Being Right: Why Gun Control Arguments Fall Flat

Kate Chenney

September 16 was the scene of an all too familiar tragedy. Aaron Alexis, 34, rampaged through the Washington Navy Yard, killing twelve innocent people. However, gun control advocates, beware! This incident does not support your call for stronger restrictions on firearms. The Navy Yard shooting is a matter of responsibility, not control. Gun control arguments fall flat on three accounts regarding this incident.

First, gun-free zones are not safe. This particular shooting took place inside a secured perimeter of a U.S. Navy facility, one of the most gun-controlled environments conceivable. In theory, this was the ideal gun-controlled setting. It should be impossible to bring a gun past the checkpoint. What a remarkable coincidence that Alexis found a way around the security and was able to bring terror upon innocent people. This gun-free zone deprived honest citizens of their rights to defend themselves and left deadly weapons in the hands of a criminal. Even military personnel, who are trained in weaponry, could not defend themselves because of the gun-free zone regulation. Alexis carried a firearm into a gun free zone where no one could fight back. This is not a solution to gun crimes.

Second, assault weapons are not the only issue. Alexis killed 12 people with a handgun and shotgun, not a semi-automatic AR-15. Advocates for control focus much of their attention on banning the latter type of firearm. This argument is moot in this situation. Senator Feinstein’s Assault Weapons Ban, which calls for a stop in sale, transfer and importation of assault weapons, does not apply to this case. This case demonstrates that murderers and psychopaths will use any weapon available to carry out an attack whether it is a knife, shotgun or semi-automatic. Gun control is seeking the wrong bans.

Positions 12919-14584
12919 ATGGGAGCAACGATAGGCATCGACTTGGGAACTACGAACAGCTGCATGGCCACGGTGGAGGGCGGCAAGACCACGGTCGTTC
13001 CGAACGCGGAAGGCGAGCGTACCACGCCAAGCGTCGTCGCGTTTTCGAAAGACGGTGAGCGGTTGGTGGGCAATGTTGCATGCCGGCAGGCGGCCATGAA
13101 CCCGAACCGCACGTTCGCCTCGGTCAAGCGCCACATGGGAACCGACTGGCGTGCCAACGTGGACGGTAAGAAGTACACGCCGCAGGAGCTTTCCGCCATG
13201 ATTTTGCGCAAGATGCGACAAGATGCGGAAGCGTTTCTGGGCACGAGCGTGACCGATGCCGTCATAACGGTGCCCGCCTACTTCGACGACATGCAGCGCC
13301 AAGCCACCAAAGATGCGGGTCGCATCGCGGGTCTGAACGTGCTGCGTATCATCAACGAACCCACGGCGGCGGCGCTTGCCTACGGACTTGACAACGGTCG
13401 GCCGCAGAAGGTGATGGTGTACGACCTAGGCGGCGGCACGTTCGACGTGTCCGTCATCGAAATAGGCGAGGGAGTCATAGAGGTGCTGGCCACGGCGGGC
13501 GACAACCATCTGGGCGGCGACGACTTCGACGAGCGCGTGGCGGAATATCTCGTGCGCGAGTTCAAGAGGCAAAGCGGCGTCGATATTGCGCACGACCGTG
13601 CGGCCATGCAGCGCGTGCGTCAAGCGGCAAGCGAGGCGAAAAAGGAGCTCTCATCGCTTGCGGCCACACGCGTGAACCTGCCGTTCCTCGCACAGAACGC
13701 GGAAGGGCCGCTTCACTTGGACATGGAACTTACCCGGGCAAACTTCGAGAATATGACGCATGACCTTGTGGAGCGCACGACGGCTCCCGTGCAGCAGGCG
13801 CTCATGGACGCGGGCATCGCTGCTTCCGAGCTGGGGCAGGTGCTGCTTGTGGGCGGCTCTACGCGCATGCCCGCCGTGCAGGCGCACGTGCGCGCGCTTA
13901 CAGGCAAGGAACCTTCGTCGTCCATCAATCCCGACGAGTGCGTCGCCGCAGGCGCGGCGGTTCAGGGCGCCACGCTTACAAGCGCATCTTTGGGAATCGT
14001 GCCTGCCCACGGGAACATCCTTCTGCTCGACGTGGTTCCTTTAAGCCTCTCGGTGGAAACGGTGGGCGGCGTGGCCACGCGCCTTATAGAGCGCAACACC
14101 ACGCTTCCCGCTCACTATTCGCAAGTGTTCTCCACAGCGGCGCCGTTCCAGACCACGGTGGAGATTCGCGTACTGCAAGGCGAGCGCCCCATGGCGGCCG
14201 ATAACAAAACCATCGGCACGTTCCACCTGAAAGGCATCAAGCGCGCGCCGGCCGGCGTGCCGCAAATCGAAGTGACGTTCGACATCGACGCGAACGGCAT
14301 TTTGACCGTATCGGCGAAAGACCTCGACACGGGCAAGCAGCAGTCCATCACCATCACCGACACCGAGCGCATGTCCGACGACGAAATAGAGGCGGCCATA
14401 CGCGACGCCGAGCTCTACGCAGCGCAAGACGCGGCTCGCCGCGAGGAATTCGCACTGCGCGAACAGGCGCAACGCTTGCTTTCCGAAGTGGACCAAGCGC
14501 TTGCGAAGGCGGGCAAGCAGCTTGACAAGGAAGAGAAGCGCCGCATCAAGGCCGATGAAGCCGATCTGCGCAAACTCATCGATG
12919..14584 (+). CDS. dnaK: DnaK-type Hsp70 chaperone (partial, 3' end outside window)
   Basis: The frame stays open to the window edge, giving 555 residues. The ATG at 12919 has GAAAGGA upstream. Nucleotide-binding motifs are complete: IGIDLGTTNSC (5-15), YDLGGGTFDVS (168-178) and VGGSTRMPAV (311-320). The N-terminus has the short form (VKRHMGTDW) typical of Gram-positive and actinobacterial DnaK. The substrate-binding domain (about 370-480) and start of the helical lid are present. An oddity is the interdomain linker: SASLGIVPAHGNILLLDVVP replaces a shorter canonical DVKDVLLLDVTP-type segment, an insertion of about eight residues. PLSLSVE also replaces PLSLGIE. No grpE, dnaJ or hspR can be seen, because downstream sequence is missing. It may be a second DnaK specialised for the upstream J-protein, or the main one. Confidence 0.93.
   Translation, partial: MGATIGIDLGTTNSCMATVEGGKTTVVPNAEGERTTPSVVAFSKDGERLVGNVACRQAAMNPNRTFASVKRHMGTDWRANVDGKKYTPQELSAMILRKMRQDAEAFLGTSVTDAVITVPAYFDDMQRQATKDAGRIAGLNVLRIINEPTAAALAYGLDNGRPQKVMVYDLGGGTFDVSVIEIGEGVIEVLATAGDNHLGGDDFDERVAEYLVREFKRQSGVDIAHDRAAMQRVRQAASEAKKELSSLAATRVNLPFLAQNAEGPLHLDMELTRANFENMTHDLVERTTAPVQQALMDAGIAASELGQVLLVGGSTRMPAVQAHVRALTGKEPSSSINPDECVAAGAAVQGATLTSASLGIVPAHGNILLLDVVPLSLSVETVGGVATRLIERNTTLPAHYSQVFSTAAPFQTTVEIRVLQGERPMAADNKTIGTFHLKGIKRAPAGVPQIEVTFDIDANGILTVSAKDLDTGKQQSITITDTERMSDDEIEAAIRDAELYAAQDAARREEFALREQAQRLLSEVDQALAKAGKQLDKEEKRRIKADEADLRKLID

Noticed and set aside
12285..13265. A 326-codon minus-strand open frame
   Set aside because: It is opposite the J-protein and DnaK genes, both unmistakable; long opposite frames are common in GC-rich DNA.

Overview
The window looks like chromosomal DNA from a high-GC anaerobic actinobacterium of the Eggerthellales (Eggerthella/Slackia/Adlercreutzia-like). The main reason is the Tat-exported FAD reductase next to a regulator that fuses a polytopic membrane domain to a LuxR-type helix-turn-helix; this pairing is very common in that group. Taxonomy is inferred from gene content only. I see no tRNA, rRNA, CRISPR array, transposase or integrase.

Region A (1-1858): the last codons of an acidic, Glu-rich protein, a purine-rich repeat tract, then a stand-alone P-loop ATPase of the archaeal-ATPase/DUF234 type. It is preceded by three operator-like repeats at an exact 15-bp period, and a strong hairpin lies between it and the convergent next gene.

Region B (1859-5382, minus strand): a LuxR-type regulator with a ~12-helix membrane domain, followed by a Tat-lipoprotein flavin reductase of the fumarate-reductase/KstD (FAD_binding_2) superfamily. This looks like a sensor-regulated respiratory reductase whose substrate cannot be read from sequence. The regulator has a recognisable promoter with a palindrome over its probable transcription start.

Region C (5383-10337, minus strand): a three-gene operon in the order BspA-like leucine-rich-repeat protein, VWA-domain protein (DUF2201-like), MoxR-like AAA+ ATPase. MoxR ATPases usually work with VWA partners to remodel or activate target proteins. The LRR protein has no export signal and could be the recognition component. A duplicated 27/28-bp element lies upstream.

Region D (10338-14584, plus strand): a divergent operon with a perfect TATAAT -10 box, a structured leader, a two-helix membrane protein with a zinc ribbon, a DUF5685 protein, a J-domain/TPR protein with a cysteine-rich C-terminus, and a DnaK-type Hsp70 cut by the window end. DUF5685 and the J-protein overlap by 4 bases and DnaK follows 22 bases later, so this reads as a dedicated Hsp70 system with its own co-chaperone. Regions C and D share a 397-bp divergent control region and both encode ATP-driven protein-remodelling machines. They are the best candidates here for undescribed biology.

Third, there is too low a bar to clear. Alexis had been arrested in Seattle, Atlanta and Fort Worth and had been honorably discharged from the Navy on accounts of insubordination and disorderly conduct. Yet, Alexis passed a background check and was able to buy a gun. In order to significantly reduce the gun violence that occurs across the United States it is imperative that there are stronger standards for legal gun ownership. It is a matter of limiting gun access to individuals who have a history of violence or mental instability. Currently, individuals who have numerous misdemeanors, including violence and firearm misuse, can legally arm themselves until their heart’s content. It is not certain that a stricter background check may have prevented this specific rampage. However, a higher universal standard would reduce the number of shootings that occur across the nation that do not receive the same national media attention.

Above are several responsible steps that can be taken to reduce gun violence without implementing gun control. Additional suggestions include focusing on mental health, stressing education and safety programs, limiting gun-free zones, stopping the glorification of violence and improving existing laws. In short, gun control trades liberty for factually challenged security.

Contact Kate Chenney at [email protected]